Images packed with meaning, like two cars colliding, are more likely to trigger the auditory illusion. But even more abstract images can produce the effect if they have high levels of something called "motion energy." Motion energy is what you see in the video above when the structure bounces and the camera shakes. It's why a video of a race car driving straight down a road might have less of an auditory impact than a clip of a flickering abstract pattern.

The researchers categorize vEAR as a type of synesthesia, a brain condition in which people's senses are combined. Those with synesthesia might "see" patterns when music plays or "taste" certain colors. Most synesthesia is rare, affecting just 4 percent of the population, but this new study suggests that "hearing motion synesthesia" is much more prevalent.

[h/t BPS Research Digest]

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The Surprising Link Between Language and Depression
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Skim through the poems of Sylvia Plath, the lyrics of Kurt Cobain, or posts on an internet forum dedicated to depression, and you'll probably start to see some commonalities. That's because there's a particular way that people with clinical depression communicate, whether they're speaking or writing, and psychologists believe they now understand the link between the two.

According to a recent study published in Clinical Psychological Science, there are certain "markers" in a person's parlance that may point to symptoms of clinical depression. Researchers used automated text analysis methods to comb through large quantities of posts in 63 internet forums with more than 6400 members, searching for certain words and phrases. They also noted average sentence length, grammatical patterns, and other factors.

What researchers found was that a person's use (or overuse) of first-person pronouns can provide some insight into the state of their mental health. People with clinical depression tend to use more first-person singular pronouns, such as "I" and "me," and fewer third-person pronouns, like "they," "he," or "she." As Mohammed Al-Mosaiwi, a Ph.D. candidate in psychology at the University of Reading and the head of the study, writes in a post for IFL Science:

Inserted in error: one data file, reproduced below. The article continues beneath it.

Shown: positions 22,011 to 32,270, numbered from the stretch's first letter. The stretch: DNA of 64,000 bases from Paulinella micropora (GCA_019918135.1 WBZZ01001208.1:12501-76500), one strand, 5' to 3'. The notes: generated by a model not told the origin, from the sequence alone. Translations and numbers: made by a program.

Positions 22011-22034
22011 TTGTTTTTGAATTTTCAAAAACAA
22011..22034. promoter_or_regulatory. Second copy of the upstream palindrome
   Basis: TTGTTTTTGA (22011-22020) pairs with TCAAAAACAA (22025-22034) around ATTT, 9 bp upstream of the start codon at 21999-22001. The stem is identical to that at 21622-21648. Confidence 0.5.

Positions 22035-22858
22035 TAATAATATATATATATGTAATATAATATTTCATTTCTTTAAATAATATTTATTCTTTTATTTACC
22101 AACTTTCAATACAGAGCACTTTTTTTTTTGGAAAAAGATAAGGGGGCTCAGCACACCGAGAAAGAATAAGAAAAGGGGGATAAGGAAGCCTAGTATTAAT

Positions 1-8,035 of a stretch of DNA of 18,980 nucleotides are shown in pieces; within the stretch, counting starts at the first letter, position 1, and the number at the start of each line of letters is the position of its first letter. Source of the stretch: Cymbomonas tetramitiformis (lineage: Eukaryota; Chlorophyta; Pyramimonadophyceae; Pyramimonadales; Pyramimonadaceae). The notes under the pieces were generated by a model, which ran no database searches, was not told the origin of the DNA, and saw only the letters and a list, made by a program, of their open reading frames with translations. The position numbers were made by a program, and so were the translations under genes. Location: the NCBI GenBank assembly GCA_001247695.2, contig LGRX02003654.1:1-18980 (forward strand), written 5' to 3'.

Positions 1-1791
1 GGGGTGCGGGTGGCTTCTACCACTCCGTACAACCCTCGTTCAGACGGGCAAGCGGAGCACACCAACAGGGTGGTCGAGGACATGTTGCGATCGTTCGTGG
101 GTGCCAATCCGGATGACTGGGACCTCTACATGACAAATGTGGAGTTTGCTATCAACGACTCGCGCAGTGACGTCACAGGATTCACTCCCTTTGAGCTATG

"This pattern of pronoun use suggests people with depression are more focused on themselves, and less connected with others. Researchers have reported that pronouns are actually more reliable in identifying depression than negative emotion words."

What remains unclear, though, is whether people who are more focused on themselves tend to depression, or if depression turns a person's focus on themselves. Perhaps unsurprisingly, people with depression also use more negative descriptors, like "lonely" and "miserable."

But, Al-Mosaiwi notes, it's hardly the most important clue when using language to assess clinical depression. Far better indicators, he says, are the presence of "absolutist words" in a person's speech or writing, such as "always," "constantly," and "completely." When overused, they tend to indicate that someone has a "black-and-white view of the world," Al-Mosaiwi says. An analysis of posts on different internet forums found that absolutist words were 50 percent more prevalent on anxiety and depression forums, and 80 percent more prevalent on suicidal ideation forums.

Researchers hope these types of classifications, supported by computerized methods, will prove more and more beneficial in a clinical setting.

[h/t IFL Science]